I have forgotten about Boston Market for a while, which is an utter shame.
For all those reading who hail from the Apex/Cary area, the Boston Market on Kildaire Farm should have been a regular visit in your life. Even better for me was the close proximity of this restaurant to my childhood church.
Boston Market has a reasonably wide selection of foods — turkey, chicken, meatloaf, brisket, mashed potatoes, veggies, sweet potato casserole. But the reason to go to Boston Market was for the mac n’ cheese.
The noodles are spiraled curly q’s that are covered — smothered really — with this warm cheese sauce, resulting in every preteen’s* favorite meal.
*or teenage. or adult. anyone really. mac n’ cheese is not ageist.
When church would end on those fall Sundays growing up, my brothers and I would try to leave church even faster than usual (which never happened because my mom always signed us up to do some kind of manual labor around the church; if I had a nickel for the amount of chairs I’ve set up, I’d be rich and it would be completely because of Resurrection Lutheran).
Jonah, Lucas, Christopher and I would sprint into Boston Market, from our family’s prototypical grey Honda Odyssey, and press our faces against the glass covering the food. We were probably in the 12-10-8-5 age ranges, and the poor Boston Market employees did NOT know what they were getting into.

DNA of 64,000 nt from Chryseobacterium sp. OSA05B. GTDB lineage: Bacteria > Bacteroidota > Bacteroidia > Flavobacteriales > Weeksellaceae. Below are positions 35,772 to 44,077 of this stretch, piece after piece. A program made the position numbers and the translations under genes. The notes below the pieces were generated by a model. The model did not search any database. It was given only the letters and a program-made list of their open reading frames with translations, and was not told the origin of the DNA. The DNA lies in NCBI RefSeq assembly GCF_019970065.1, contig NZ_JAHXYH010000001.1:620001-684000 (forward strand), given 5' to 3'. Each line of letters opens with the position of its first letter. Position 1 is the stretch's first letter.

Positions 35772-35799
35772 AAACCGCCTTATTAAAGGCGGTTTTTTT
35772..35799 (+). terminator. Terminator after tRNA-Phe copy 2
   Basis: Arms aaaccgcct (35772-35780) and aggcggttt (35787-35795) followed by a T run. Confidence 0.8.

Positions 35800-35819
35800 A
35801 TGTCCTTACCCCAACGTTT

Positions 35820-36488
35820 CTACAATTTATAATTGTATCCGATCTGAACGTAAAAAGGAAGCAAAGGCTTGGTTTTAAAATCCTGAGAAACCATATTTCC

So, for the amateurs who have never been to the market before, a normal meal would be so type of meat plus two sides. My meat was usually a couple thick slices of turkey plus two monster sides of macaroni. This technically was not “allowed” by the restaurant’s rules but if you were going to tell these mac-obsessed kids that they had to eat a side of mashed potatoes, then you also probably take pleasure in telling kindergarteners Santa isn’t real.
In total, I can say that I believe I have eaten more 100 lbs of Boston Market mac n’ cheese in my life. Should I be embarrassed by that?